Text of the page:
1.     Revisit every unsold quote.  Do you know if the homeowner bought from a competitor?  If not, find out.  If the homeowner put off the replacement, find out what it would take for him to act.  A sale at a reduced gross margin for the company and a reduced commission for you beats no margin and no commission when the company has excess installation capacity.

2.     Comb through the service records.  Look for expensive repairs on older equipment.  See if the boss will let you credit the repair price back to the homeowner if he will make a purchase decision.  Remind the homeowner that he’s probably going to face more repairs next year, given the age of the equipment.  Given your willingness to credit the last repair against a replacement, there will never be a better time to replace than right now.

3.     Step up your networking.  Few HVAC salespeople network well.  Because you have extra time in the off-season, it’s the perfect time to look for ways to expand your circle of influence.  Join a leads club (e.g., Netweavers, BNI, Le Tip, etc.).  Attend chamber of commerce meetings.  Get involved with alumni groups (even if you didn’t attend college you can get involved with the largest alumni group in the area).  Join a service club.  Find networking opportunities through Meetup.

4.     Cold call commercial offices outside of standard business hours.  Call early or late to avoid gate keepers.  Ask if there are any offices that seem too hot or cold.  If there are, ask if they would be interested in getting the problem fixed. 

5.     Call homeowners associations.  Offer to give a talk on how to select a contractor, how to reduce utility expense, how to conduct a home energy audit, how changing (efficiency and refrigerant) regulations will affect area homeowners, and so on.

6.     Start a blog.  The blog should focus on your profession and your community.  You want to post items of interest to homeowners in your community, not one half way across the country.  Be irreverent and off-beat to attract a following.  Every so often, throw in information about HVAC.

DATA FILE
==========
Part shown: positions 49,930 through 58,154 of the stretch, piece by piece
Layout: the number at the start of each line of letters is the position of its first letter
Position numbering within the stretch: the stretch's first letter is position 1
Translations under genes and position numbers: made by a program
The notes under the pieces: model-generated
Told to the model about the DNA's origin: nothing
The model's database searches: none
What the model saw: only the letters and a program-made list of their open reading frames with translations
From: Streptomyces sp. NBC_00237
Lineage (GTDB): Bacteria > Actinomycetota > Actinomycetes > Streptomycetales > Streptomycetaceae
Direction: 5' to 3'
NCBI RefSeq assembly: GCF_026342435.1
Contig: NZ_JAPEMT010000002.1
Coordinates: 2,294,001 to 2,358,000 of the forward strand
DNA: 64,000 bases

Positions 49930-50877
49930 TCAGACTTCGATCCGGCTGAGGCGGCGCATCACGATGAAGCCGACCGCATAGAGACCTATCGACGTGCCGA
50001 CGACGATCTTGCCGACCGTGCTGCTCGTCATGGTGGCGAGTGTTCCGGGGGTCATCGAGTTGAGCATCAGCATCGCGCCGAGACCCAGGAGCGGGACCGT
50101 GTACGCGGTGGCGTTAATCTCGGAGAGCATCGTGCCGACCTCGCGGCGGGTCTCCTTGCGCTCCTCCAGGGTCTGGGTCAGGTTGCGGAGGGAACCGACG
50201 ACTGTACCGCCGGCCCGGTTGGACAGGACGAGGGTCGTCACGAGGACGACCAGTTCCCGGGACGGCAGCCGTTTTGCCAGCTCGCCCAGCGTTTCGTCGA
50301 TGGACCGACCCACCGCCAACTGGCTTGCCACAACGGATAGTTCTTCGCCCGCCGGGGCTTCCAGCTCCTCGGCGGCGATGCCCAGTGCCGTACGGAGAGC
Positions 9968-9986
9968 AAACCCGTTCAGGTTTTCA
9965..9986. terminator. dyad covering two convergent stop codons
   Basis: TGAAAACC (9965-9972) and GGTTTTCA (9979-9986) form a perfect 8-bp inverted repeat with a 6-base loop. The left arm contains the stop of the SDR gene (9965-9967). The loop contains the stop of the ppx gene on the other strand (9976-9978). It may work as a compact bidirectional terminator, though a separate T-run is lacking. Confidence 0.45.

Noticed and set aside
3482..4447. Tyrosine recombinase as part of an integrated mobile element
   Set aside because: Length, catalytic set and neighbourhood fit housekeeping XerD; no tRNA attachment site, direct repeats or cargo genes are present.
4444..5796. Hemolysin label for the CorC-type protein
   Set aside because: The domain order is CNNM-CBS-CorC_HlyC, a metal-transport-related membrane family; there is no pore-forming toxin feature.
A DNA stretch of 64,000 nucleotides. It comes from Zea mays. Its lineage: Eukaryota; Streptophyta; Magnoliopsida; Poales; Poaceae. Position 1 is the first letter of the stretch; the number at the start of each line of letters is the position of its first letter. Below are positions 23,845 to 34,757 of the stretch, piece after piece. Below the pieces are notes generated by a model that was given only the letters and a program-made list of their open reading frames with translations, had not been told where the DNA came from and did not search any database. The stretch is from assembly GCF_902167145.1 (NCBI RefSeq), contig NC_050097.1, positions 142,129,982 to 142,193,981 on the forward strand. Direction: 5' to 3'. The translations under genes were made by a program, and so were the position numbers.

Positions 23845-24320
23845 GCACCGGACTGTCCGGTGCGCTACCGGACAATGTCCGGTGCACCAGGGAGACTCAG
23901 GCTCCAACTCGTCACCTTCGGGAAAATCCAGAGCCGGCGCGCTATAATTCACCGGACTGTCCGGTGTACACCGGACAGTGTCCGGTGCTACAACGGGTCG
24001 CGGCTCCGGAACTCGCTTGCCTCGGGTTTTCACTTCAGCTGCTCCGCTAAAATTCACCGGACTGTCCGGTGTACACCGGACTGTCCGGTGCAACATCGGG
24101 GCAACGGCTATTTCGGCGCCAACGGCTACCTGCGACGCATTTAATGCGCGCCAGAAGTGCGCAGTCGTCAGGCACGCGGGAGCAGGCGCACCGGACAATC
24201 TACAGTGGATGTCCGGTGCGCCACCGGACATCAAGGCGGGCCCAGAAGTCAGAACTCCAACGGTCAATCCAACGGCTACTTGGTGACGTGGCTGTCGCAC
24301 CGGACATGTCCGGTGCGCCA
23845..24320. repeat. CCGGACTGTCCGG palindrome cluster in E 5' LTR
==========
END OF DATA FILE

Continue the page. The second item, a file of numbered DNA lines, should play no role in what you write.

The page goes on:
7.     Work on your presentation book.  If you don’t have a presentation book, create one.  If you do have one, update it and improve it. 

8.     Expand your social media network.  Build your network for local Facebook friends, Linked In contacts, Twitter followers, and Pinterest followers.  Share every blog post on social media.

9.     Take people to lunch.  Take sales professionals in other industries to lunch, such as real estate agents, roofing salepeople, siding salespeople, and so on.  Learn what they look for in a prospect so you can refer people to them.  Share what you look for in a prospect. 

10.  Call people who bought in the past.  Check to see how happy they are with their furnace, heat pump, air conditioner, or hydronics system.  Ask if there’s anything you can do for them.  Let them know that if any friends or relatives need new equipment, this is a great time of the year to buy.

11.  Make warranty reminder calls.  Create a list of past customers who have warranties that are about to expire.  Call them to give them a heads up so you can get any work done under the warranty.  Past air conditioning purchasers might be in the market for a new furnace and vice versa.

12.  Cold call.  Everyone hates to knock on doors.  Yet, it’s a proven method to generate sales opportunities.  One out of every 15 homes will probably replace an air conditioner this year.  One out of 25 will replace a furnace.  If the homeowner is aware of the need, but doesn’t know who to call, and you greet them in a friendly manner to give the homeowner a business card, magnet, and small gift to introduce yourself as the neighborhood contractor, an opportunity could be generated on the spot.

13.  Recruit your spouse.  Your spouse has her own network of people who will need new air conditioners and furnaces sooner or later.  Make sure you spread the word among her friends about your profession.

14.  Advertising in church and community newsletters.  Even if the boss won’t reimburse you for the ads, take out small ads in newsletters.  They are usually inexpensive and people assume you belong to their group and will treat you fairly when you advertise in the group’s newsletter.

For a FREE copy of the Comanche Marketing Guide to Lead Generation for the Bored Comfort Consultant, call the Service Roundtable at 877.262.3341 and ask to speak to a Success Consultant.